Since its emergence in the early 1980s, HIV/AIDS has killed over 25 million people. Thanks to the development of effective HIV treatments, fewer people are now dying of AIDS caused by HIV infection, and the number of people living with HIV infection has increased to an estimated 34 million.
Even in countries like Australia, which responded rapidly and effectively to HIV/AIDS, new HIV infection rates are increasing (off a low base). International funding for HIV/AIDS has levelled off, just at the moment when substantial progress is being made and while treatments are effective, the prospect of an HIV vaccine or a cure remains elusive.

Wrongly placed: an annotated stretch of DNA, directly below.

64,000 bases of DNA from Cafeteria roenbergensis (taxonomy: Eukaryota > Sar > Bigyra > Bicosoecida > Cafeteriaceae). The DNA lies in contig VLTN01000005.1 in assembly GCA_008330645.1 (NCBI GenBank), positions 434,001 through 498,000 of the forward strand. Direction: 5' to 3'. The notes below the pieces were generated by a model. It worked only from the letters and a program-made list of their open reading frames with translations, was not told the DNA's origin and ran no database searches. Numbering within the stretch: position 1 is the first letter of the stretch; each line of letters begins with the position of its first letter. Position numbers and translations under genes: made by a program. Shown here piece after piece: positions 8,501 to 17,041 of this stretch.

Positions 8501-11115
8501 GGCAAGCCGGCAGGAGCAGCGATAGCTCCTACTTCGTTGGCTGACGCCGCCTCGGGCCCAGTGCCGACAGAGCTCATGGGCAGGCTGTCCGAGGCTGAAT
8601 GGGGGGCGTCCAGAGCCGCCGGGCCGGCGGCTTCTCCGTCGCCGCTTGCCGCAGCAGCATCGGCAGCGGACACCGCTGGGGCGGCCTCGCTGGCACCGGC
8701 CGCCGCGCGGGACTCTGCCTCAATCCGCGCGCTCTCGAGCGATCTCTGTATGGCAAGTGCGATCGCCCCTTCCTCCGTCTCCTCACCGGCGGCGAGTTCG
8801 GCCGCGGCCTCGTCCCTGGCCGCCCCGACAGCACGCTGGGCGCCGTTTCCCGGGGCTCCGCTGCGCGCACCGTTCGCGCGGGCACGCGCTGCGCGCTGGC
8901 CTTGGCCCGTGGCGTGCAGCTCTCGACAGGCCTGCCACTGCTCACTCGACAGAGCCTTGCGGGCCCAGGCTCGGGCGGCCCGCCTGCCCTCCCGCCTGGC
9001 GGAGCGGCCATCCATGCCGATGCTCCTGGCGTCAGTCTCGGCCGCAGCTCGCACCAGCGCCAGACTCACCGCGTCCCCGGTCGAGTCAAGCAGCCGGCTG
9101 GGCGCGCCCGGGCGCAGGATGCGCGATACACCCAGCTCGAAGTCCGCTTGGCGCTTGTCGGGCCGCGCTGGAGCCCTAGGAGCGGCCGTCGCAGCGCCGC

As we enter the fourth decade of AIDS, what is the global, regional and Australian outlook for the future course of the HIV/AID pandemic? What is the state of research into a cure, or a vaccine for HIV/AIDS? How are governments and the HIV sector working to reduce the recent rise in HIV infections?
Join Leslie as part of a panel of of distinguished HIV/AIDS researchers, activists and political leaders for a wide-ranging discussion on the past, present and future of HIV/AIDS.
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